Janice Oresman popped by to say hello to her friend Leslie. They are both alumni of Smith College.
L to R.: Alexandria Deters is a gallery and Publications Associate at Peter Blum.; Art writer Carol Vogel.
Maxwell Davidson with his wife Mary and one of their sons, Charlie.

Ceramicist Joan Bankemper who lives and works on Riverside Drive.

The Nancy Hoffman Gallery had a solo exhibition of ceramic mosaic sculpture and gouaches by Ms. Bankemper.

These works follow the artist’s love of nature and its transformations. They are not simple pieces; they are complex tapestries of life, filled with abundance. Bankemper has only recently begun to exhibit her sculptures, new territory for her after her devotion to creating conceptual gardens.

Peter Blum presented a series of new egg tempera paintings and works on paper, made in 2018, by the Dutch artist Robert Zandvliet (b. 1970). Since the 1990s, Zandvliet’s work has been on the cusp of abstraction and representation, with a strong focus on the landscape.
Diane Ackerman, Collector Raymond Learsy and Peter Blum

Jeanne Greenberg, Salon 94, featured Ruby Neri (b. 1970, San Francisco) whose sculptural practice embraces a broad spectrum of figuration, drawing upon idiosyncratic 20th-century West Coast traditions as well as a global catalogue of art historical and anthropological modes.

Her totemic, life-sized vessels rely solely on red clay and glazes to generate forceful, highly sexualized representations of the female form.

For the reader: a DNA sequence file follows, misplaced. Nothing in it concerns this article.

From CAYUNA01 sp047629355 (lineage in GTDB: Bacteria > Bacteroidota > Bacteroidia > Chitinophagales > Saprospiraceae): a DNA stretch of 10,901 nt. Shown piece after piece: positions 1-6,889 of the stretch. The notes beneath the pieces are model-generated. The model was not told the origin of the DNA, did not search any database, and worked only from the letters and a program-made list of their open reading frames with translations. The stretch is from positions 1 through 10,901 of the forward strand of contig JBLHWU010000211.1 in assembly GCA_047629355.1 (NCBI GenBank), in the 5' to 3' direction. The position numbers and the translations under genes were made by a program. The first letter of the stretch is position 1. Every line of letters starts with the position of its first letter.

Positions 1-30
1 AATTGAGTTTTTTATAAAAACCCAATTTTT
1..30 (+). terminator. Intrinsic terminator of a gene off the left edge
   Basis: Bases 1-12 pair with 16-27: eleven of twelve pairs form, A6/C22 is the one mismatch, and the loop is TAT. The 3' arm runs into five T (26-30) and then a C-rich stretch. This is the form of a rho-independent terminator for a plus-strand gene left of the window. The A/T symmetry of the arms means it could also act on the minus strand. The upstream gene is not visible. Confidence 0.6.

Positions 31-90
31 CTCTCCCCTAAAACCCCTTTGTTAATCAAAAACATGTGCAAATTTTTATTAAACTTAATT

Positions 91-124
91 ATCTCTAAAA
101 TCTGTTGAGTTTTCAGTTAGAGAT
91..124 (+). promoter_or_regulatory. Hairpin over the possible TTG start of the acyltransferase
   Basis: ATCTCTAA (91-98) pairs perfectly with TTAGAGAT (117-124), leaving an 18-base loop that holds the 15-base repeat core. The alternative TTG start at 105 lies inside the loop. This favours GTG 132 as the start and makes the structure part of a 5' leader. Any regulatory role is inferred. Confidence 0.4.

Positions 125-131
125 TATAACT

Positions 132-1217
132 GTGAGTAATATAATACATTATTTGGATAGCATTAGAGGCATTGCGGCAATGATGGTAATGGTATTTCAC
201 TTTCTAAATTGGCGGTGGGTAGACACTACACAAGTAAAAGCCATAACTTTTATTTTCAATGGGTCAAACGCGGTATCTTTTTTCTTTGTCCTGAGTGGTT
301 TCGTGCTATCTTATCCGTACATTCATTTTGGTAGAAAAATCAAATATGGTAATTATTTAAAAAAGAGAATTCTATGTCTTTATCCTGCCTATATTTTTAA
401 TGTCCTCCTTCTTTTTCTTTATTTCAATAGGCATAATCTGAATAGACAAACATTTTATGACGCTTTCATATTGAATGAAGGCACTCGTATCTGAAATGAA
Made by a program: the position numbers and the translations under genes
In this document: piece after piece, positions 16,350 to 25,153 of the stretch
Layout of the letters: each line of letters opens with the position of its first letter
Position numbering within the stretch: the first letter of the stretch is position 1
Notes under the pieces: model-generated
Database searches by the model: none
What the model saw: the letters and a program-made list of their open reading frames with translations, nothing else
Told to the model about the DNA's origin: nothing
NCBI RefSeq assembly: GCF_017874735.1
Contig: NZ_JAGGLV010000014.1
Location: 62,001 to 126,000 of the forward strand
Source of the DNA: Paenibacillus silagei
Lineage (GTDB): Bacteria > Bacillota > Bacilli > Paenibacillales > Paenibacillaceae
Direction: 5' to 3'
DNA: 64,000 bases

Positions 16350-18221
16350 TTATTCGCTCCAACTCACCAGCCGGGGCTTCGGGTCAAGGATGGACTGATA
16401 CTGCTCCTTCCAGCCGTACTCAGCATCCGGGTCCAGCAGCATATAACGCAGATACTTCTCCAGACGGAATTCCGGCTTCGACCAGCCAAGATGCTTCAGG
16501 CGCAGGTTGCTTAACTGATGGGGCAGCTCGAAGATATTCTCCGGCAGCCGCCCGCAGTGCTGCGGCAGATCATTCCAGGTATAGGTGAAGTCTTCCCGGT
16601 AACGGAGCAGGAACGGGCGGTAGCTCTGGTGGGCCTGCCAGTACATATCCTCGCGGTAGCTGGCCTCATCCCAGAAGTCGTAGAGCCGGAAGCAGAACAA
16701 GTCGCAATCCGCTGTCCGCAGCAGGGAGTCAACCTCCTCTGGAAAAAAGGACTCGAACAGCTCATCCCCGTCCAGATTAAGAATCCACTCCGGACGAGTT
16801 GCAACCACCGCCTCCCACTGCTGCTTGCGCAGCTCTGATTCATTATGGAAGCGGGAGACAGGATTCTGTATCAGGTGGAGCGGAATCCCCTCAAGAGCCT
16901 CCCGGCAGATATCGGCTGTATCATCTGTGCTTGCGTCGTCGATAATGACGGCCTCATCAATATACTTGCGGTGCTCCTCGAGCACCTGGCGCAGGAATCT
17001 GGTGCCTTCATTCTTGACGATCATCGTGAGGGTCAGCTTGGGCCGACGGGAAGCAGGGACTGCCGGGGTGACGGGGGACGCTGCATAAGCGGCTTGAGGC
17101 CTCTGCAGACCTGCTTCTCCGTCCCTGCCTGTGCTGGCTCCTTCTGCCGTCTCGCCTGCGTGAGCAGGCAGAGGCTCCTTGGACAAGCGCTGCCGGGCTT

Sarah Lucas was also shown at Jeanne Greenberg’s. Click here to read Jill Krementz’s coverage of Sarah Lucas’s acclaimed retropspective at The New Museum.
Peter MacGill exhibited photographs of Richard Misrach along with many other photographers’ works.
L to R.: Collector Maria V. Toro with Maya Lin’s “Wire Landscape, Matterhorn,” 2012, a steel wire sculpture on view at Pace/MacGill;  Gallerist Sean Kelly is presenting a solo exhibition of new work by Sam Moyer that advances her distinct and innovative language of abstraction. Moyer has moved from a predominantly conceptual and process-based practice to one addressing more formal and theoretical issues regarding the construct of painting.
The Met’s Ian Alteveer and The Morgan Library’s Isabelle Dervaux.
Angela Westwater (Sperone Westwater) showed Susan Rothenberg.
L to R.: Judy Auchincloss.; Jeff Rosenheim, Photography Curator in charge at The Met.
L to R.: David D’Arcy (The Art Newspaper) and Judd Tully (Art News).; April Hunt runs a public relations firm called sparkplug-pr.com
Thelma Golden and Citigroup Vice Chairman Ray McGuire, who chairs the Board of the Studio Museum in Harlem.
Richard Armstrong, Director of the Guggenheim Museum, with Sally Waxton Van Doren, a collector and artist from Missouri … or, as Dick Armstrong said, “Missoura.”